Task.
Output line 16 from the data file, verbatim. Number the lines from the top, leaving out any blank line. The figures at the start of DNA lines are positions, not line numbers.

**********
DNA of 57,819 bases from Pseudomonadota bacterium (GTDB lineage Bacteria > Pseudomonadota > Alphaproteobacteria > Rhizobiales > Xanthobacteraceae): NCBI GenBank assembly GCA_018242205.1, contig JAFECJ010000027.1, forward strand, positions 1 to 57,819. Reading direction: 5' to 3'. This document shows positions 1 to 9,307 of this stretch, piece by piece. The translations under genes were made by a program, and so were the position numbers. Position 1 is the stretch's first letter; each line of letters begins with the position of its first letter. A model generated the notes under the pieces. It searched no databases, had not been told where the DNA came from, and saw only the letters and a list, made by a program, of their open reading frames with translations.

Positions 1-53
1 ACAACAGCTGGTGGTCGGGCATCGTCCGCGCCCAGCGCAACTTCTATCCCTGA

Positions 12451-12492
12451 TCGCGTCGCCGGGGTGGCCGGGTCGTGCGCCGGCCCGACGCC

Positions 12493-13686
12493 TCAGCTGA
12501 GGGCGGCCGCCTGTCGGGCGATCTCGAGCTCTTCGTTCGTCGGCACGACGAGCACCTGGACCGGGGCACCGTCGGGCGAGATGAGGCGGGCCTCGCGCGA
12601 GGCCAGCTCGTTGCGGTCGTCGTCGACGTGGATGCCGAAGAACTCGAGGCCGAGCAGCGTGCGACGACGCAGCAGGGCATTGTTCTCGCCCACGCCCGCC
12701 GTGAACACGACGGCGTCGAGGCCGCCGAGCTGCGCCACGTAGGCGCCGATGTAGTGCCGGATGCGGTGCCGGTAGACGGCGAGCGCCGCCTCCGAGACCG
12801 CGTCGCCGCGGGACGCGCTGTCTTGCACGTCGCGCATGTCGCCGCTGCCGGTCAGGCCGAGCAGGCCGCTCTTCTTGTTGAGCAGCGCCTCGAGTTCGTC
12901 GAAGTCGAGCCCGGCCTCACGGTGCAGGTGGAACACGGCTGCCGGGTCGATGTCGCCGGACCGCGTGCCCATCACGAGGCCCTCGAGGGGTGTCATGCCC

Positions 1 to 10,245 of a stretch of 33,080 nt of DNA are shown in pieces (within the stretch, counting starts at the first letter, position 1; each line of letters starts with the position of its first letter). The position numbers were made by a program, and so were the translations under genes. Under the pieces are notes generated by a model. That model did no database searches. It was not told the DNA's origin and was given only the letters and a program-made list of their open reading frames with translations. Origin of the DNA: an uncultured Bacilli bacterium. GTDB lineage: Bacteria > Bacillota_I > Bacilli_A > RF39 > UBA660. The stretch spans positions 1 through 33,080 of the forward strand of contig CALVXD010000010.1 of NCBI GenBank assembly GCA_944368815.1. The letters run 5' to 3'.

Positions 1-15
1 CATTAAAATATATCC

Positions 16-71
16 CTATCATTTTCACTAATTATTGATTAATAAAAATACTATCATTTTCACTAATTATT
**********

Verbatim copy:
Positions 16-71